Walmart is in the midst of a big push to attract more retailers to sell on their platform rather than eBay or Amazon. This push extends to sellers of luxury items you won’t find in Walmart stores, like Air Jordans and designer bags, watches and more.


The primary benefit of allowing a variety of retailers to share this digital real estate is, it solidifies Walmart’s role as a one-stop shop in an age where traditional brick and mortar stores are increasingly threatened by online shopping. 


Since 2009, has opened their doors to a select group of third-party retailers, allowing them to use the e-commerce platform to sell things the mega-store doesn’t carry. Yet seven years later, the site still hasn’t caught up to the level of success other massive online channels have seen over the past decade or so. But, that’s about to change. Walmart is gearing up to expand its online marketplace to feature a wide selection of sellers and compete with the likes of Amazon. 


In order to be considered as a seller for Walmart, the company evaluates whether your organization is a good fit—this is based on profits, reputation, price structure and more. Here’s an idea of what they’ll ask for:


  • Your company’s annual gross merchandise volume (GMV). This must be greater than $1 million across all US marketplaces, both digital and brick and mortar.
  • Your US tax ID number and business entity
  • You must operate and fulfil orders in the US


The application asks a few more questions, delving into standard operating procedures, shipping and fulfillment practices and more. Though the site is expanding its capacity to add more retailers, you’ll still need to request an invite from Walmart in order to begin the full process.


So, Why Sell on

Fair question. With options like Amazon, eBay and even Jet, at a first look, it’s hard to see the benefit of selling on Walmart, a super store chain with a reputation that isn’t exactly synonymous with quality.

But, it’s time to rethink that idea. For starters, Walmart is one of the country’s biggest retailers, meaning there is massive marketing potential to its audience of 80+ billion. Consumers already use the website to purchase day to day staples like toilet paper, household cleaning products, and food. Adding your item to the mix allows consumers to get their regular Walmart order, and still order items from your store, making it a convenience-oriented option.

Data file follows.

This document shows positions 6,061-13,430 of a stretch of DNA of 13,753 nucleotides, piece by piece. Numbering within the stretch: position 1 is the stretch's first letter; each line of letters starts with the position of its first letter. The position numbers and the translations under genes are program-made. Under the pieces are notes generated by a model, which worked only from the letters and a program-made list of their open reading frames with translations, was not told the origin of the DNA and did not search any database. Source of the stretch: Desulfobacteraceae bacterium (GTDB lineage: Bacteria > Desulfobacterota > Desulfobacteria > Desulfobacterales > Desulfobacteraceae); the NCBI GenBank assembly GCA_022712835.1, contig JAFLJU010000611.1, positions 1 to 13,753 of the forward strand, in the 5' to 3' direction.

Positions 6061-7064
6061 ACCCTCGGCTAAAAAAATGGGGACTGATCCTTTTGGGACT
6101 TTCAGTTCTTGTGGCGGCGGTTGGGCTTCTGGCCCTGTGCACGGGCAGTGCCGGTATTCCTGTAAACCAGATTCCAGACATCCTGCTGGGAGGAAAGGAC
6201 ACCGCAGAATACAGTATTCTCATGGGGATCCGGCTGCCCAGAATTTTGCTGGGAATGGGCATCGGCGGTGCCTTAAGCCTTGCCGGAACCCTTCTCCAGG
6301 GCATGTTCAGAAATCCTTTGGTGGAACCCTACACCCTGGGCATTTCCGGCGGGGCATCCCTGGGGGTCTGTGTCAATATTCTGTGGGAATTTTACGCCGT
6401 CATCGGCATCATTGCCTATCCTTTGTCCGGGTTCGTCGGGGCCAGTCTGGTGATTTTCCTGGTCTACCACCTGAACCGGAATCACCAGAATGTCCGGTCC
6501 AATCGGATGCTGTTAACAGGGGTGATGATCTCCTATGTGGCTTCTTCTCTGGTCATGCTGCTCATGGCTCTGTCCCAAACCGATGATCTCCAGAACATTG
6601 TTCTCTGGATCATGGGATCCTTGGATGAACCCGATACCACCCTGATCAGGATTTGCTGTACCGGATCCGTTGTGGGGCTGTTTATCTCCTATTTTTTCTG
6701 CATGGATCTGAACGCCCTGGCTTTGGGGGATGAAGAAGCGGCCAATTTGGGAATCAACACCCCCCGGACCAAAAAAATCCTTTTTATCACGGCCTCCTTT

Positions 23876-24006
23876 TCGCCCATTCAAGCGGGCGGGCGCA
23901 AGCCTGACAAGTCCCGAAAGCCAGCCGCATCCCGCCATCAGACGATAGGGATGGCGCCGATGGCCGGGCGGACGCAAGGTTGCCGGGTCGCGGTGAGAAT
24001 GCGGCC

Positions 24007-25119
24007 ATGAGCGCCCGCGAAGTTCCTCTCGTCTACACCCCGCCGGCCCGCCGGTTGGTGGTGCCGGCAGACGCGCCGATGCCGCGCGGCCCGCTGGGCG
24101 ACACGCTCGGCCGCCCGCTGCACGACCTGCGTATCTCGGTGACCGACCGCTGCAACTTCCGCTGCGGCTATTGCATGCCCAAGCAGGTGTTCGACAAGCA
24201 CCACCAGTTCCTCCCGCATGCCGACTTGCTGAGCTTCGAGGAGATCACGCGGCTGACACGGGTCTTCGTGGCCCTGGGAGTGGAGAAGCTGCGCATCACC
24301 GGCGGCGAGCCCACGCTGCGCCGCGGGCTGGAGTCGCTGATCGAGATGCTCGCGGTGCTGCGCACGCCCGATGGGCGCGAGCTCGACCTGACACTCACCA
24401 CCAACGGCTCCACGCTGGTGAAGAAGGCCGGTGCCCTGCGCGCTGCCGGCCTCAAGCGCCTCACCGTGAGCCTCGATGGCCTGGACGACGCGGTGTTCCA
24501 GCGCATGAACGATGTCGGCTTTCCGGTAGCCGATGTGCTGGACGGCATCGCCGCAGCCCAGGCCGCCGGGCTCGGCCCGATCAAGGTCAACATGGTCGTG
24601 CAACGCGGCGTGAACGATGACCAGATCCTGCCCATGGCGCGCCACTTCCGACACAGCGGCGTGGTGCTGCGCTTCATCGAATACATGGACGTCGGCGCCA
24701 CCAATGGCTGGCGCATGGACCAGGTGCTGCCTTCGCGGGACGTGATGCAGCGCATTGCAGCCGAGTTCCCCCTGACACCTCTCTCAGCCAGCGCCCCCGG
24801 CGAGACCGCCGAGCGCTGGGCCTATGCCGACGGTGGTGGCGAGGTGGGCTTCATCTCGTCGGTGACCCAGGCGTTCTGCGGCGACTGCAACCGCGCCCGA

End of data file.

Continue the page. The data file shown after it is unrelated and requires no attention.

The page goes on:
What are the pros for the retailers on this platform? Here’s a few things we think will prove effective for third-party retailers:


Grow your Audience—Walmart has a huge existing customer base. Mixing your products in with theirs puts your offerings in front of a much wider potential audience, meaning you’re sure to see an increase in sales, conversions and more. Consider just one more item in your bag of online sales tricks.


No Fees—Unlike Amazon, Walmart charges third-party retailers a commission per sale, plus the cost of shipping, while Walmart handles payments and processing. Commissions vary based on the category of good, and like competing online marketplaces, it tends to hover around 15%. Bottom line, you won’t pay until you start making sales.


Easy Data Integration–Retailers now have more options to easily feed product data into the platform, either via 3rd party inventory management software like Channel Advisor, or through their own backend software that can be easily integrated with the site.


The Verdict?

While it may not be a direct threat to Amazon as of yet, offers some serious potential for retailers looking to increase their exposure, and capitalize in the convenience of the one-stop online shop.  But, there is a whole ‘fear of missing out’ element to this—if does become a serious competitor in the massive online retail space, you’ll be glad you’ve learned the ropes before the marketplace is as saturated as Amazon and eBay.